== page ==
Noemi Conan

Painter, Migrant, Anger Manager

Polish person living and working in London, telling stories and making images appear. 


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“Elsewhere, far, far from here! too late! never perhaps!”‐1

Noemi Conan and Alexandra Beteeva complete a body of work morphing folklore of Eastern Europe, focusing on excavation of particular moments of sentimental value. Combining graphic works and paintings, they capture diasporic intimacies — described by Svetlana Boym as the recognition between two immigrants of the shared experience of longing in habitual estrangement.

Noemi, born in Warsaw, Poland in 1987, Alexandra, born in 1999, Moscow, Russia, both living and working in the United Kingdom, have met at the Glasgow School of Art while studying Fine Art. Being displaced from their birthplace, living in voluntary or involuntary exile, their intimate experiences occur against a foreign background. This mirrors a widespread reality amongst the people living in late stage capitalism. What haunts the artists is not the past but a lost future, not what was but what could have been. Diasporic intimacy enables mutual understanding and can be approached only through indirection, through stories and secrets.

The works evoke a fairytale quality, both through bold colours and fantastical elements. This makes obvious that the focus is emotional realism instead of direct representation, combining the ambiguity of the internal worlds with the tension of the external. Existing within a psychological space whereby the figures sit quietly and insistently uncanny. Ethereal and dream-like portraits, nodding to romanticism, poetic or narrative in effect.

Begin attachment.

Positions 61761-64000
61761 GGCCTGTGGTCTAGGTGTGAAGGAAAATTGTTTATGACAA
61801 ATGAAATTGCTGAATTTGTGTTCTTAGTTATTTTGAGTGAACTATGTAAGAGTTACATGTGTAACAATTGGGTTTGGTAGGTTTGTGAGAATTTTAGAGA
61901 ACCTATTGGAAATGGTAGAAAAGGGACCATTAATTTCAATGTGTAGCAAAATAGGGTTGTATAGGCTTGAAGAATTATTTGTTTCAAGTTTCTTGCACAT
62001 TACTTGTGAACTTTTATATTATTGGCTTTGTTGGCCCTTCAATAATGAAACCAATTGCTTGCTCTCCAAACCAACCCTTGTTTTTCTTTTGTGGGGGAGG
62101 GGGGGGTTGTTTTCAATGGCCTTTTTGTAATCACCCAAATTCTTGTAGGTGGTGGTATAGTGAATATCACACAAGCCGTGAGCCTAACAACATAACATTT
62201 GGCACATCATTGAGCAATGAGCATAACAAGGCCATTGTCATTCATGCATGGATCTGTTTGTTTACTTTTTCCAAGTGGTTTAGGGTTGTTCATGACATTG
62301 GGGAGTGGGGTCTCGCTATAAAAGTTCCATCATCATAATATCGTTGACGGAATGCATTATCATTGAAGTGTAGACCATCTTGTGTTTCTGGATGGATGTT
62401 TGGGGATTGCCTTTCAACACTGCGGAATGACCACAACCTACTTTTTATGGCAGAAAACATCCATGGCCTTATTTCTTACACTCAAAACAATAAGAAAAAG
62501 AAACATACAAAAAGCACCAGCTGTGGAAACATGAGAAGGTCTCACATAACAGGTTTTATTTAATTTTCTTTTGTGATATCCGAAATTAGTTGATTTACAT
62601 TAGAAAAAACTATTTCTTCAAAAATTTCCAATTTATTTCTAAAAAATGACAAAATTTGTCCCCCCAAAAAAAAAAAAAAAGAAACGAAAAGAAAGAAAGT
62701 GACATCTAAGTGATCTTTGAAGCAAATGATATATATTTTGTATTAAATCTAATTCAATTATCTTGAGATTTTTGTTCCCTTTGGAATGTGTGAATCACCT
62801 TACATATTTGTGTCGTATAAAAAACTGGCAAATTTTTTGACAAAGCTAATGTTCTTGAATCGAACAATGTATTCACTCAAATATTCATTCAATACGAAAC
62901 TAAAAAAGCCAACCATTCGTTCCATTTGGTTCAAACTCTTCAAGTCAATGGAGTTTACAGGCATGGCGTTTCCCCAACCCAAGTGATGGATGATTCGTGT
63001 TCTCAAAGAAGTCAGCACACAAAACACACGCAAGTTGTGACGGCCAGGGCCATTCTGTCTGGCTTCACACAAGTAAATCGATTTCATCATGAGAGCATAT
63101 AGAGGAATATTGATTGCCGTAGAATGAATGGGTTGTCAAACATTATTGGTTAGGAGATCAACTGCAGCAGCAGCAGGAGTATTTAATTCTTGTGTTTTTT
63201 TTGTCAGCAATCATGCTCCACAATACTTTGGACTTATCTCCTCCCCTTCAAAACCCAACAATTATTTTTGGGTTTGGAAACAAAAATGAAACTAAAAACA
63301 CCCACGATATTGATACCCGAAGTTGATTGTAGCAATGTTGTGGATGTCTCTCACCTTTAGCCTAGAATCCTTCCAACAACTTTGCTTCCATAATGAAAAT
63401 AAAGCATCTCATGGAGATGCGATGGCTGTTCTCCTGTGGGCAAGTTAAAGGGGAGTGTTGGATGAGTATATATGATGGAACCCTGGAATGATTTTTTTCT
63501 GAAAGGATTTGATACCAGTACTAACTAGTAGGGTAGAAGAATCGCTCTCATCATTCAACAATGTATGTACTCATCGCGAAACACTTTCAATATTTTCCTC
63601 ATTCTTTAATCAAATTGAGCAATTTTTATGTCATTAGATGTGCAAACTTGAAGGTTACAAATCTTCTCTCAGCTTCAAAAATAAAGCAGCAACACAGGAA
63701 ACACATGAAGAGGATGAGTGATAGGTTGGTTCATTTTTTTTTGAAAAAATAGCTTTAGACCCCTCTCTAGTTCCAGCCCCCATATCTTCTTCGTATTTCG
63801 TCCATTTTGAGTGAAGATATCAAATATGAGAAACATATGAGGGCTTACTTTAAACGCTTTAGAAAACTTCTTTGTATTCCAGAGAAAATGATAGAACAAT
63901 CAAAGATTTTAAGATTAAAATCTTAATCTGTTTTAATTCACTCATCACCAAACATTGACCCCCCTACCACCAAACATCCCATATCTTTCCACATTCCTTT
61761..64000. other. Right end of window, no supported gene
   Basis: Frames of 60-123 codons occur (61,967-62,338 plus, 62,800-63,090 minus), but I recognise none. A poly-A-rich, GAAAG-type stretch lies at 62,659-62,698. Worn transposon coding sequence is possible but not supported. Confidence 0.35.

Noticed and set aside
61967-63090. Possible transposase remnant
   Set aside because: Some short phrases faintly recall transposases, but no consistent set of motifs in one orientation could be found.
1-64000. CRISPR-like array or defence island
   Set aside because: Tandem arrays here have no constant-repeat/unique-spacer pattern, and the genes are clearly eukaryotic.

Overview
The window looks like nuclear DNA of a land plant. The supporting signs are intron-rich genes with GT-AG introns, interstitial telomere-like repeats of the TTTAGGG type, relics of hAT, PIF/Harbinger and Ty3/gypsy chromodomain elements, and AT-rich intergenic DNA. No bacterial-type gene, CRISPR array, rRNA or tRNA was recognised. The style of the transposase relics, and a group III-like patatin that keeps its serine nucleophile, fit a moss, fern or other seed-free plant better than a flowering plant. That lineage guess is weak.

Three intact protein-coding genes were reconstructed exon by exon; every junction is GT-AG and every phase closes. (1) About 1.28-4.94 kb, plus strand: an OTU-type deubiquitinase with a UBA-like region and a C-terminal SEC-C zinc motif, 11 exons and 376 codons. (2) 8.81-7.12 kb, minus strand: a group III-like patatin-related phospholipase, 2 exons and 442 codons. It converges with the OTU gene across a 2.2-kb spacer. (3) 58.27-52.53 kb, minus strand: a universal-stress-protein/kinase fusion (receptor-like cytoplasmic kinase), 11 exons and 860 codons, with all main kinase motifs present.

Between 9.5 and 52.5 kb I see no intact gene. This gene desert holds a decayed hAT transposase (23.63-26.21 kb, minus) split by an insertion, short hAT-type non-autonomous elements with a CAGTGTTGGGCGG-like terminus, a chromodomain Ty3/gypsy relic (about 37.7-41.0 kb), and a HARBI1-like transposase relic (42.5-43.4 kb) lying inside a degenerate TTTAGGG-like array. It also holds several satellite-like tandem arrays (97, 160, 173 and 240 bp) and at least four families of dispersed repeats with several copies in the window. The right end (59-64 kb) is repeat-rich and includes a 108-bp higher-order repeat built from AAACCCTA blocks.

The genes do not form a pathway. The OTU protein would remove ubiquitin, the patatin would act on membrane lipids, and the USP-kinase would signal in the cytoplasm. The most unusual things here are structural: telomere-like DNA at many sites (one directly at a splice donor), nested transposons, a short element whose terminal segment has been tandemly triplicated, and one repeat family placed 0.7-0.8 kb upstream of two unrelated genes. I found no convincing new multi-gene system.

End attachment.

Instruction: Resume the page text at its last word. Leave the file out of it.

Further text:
The artists decided to include collaborative works where they merge their respective individual languages, coming together to highlight what they have in common — working with personal archives but often referring to a time and place they have never experienced, thinking about nostalgia and childhood.

“Playing the game of hide-and-seek with memories and hopes,”2 they revisit a childlike state allowing them to re-collect and re-examine the fragments of their past.

Noemi Conan and Alexandra Beteeva's body of work stands as a testament to the transformative power of art, offering a glimpse into the profound connection between individuals who share the experience of displacement and the persistent hope for a future that might have been.

1 Charles Baudelaire, Fleurs du mal: To a Passer-By, trans. by William Aggeler, The Flowers of Evil (Fresno, CA: Academy Library Guild, 1954)

Svetlana Boym, The Future of Nostalgia (New York: Basic Books, 2001)

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